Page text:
What are Essential Fatty Acids?
Let’s Talk about Essential Fatty Acids
People ask me all the time about why there is so much talk about essential fatty acids. They want to know why are they so important, what do they do, and where do they come from.
To answer all of these questions let us first clarify exactly what is an essential fatty acid. All fats, be they monounsaturated, polyunsaturated, or saturated are made of fatty acids, and without getting into particulars each one is different, hence the different kinds of fats. Fatty acids are part of what make up these fats. Some fatty acids are made by the body, these include arachidonic acid (AA) is an Omega 6 fatty acid, docosahexanoic acid (DHA) and eicosapentaenoic acid (EPA) are Omega 3 fatty acids. There is also Omega 9, or oleic acid. They are all made in the liver.
Some fatty acids need to be consumed in food or taken as supplements. These are the Omega 3 essential fatty acid alpha-linolenic acid (ALA), and the Omega 6 essential fatty acid linoleic acid (LA). Both Omega 3 and Omega 6 are polyunsaturated fats, and are liquid at room temperature. They are found in nuts and seeds, olives and olive oil, avocados, cold water fish, and leafy green vegetables.
Omega 3s are important because they improve circulation by acting as blood thinners, thus preventing blood clots, heart attacks, and strokes. They can lower cholesterol and triglycerides. They have anti-inflammatory properties and can help with arthritis, immune response in fighting viral infections. These benefits are lost during processing, so it is best to use cold or expeller pressed oils.
As with just about anything, too much of something is not always good. Research is showing that people are consuming too much omega 6s, and not enough omega 3s and omega 9s. This could be because people are still stuck in the fat is bad mentality. Most omega 6s are consumed in the form of vegetable oils, like corn, soy, and safflower, while people avoid eating nuts, olives, avocados, and seeds, which have higher ratios of omega 3s and omega 9s. The easiest way to increase fatty acid consumption is to eat more nuts and seeds, and use more olive oil in place of vegetable oil. Use olive, walnut, or canola oil in salad dressing, add ground flax seeds to yogurt, and avoid processed foods.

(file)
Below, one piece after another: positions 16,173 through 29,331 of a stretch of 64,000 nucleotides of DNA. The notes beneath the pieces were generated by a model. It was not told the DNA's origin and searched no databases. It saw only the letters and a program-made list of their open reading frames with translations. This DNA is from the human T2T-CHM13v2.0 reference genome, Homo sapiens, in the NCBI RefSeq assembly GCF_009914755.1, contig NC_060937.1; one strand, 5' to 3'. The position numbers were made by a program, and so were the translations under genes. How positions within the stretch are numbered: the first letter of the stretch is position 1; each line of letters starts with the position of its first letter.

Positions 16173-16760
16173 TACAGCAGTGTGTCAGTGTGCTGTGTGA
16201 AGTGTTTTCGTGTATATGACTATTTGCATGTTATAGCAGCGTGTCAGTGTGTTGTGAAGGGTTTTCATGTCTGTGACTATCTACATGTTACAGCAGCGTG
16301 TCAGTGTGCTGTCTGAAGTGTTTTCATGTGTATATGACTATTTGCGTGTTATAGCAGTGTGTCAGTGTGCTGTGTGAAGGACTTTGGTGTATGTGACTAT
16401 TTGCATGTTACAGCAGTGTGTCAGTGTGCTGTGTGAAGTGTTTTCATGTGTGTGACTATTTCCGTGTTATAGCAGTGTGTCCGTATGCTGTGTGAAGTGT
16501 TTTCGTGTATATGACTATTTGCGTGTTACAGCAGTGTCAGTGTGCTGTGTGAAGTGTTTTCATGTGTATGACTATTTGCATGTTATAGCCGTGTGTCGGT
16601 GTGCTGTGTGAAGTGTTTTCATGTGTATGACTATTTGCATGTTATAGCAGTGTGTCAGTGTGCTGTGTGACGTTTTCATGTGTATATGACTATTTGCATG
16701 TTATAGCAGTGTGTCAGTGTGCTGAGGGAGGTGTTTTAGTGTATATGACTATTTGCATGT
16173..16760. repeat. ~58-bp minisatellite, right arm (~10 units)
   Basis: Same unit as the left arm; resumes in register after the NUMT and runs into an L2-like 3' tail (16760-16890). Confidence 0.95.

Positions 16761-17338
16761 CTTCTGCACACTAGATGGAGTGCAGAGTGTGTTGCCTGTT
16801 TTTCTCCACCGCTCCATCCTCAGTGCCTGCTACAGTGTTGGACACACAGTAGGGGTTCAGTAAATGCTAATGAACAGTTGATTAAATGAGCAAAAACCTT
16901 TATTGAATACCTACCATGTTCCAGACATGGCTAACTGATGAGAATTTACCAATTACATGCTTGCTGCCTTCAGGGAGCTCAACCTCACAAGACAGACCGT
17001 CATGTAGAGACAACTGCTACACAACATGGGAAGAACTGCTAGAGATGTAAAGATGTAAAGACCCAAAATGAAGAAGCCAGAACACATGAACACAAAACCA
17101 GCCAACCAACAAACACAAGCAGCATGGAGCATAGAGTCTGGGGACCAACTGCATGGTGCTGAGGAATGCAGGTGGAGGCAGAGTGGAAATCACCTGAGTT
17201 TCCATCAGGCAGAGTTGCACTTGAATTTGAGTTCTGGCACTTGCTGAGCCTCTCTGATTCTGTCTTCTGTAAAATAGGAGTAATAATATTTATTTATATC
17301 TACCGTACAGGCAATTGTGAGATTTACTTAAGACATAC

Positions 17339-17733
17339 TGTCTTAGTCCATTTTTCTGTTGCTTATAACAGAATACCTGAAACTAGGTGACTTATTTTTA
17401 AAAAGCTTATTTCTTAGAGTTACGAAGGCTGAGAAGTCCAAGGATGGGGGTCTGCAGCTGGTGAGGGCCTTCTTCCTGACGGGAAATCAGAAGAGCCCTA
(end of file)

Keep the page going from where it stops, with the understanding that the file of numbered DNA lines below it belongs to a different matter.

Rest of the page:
Now that we have discussed what essential fatty acids are, where they come from, and they benefits they provide, should you take them in supplement form? If you do not eat nuts and fish on a regular basis, I say yes. There are too many benefits to be missing out on and if you are going to take one supplement this should be it.
Please discuss taking supplemental essential fatty acids with your doctor if you are taking prescription blood thinning medication or aspirin.
Keywords: essential fatty acid, omega 3, omega 6, omega 9, dha, efa, olive oil, nuts and seeds
Snow peas with Sesame Ginger Dressing
¼ cup balsamic vinegar
2 tablespoon toasted sesame seed oil
2 tablespoons low sodium soy sauce
2 tablespoons honey
2 tablespoons minced fresh ginger
2 cloves garlic
2 tablespoons water
1 package snow peas
Cook snow peas according to package directions. Blend remaining ingredients in a blender until smooth. Pour half the dressing over snow peas. Reserve remaining dressing for another use. Serve warm or at room temperature. Makes four servings.
Nutrition information: 87.25 calories, 3.5 grams fat, 0.5 grams saturated fat, 156.25mg sodium, 12.225 grams carbohydrates, 2.1 grams fiber, 7.175 grams sugar, 2.6 grams protein.
What’s the Deal with Sesame Seeds?
Sesame seeds are those little white seeds sometimes found on rolls, bread, and hamburger buns. Making baked goods look nice aside, they are a powerhouse of monounsaturated fatty acids, calcium, iron, magnesium, B vitamins, Vitamin A, Vitamin E, protein, and fiber. They come whole and hulled, with whole sesame seeds having greater nutritional value because they are not processed. When toasted, they add a nutty flavor to salads and dressings. Put them in the blender for sesame butter, which can be used as a sandwich spread, made into tahini by adding water, lemon juice, and garlic, or further diluted to make sesame milk, which can be used as a non-dairy alternative to cow or goat’s milk. Use expeller or cold pressed sesame oil in salads for a change of pace from olive oil.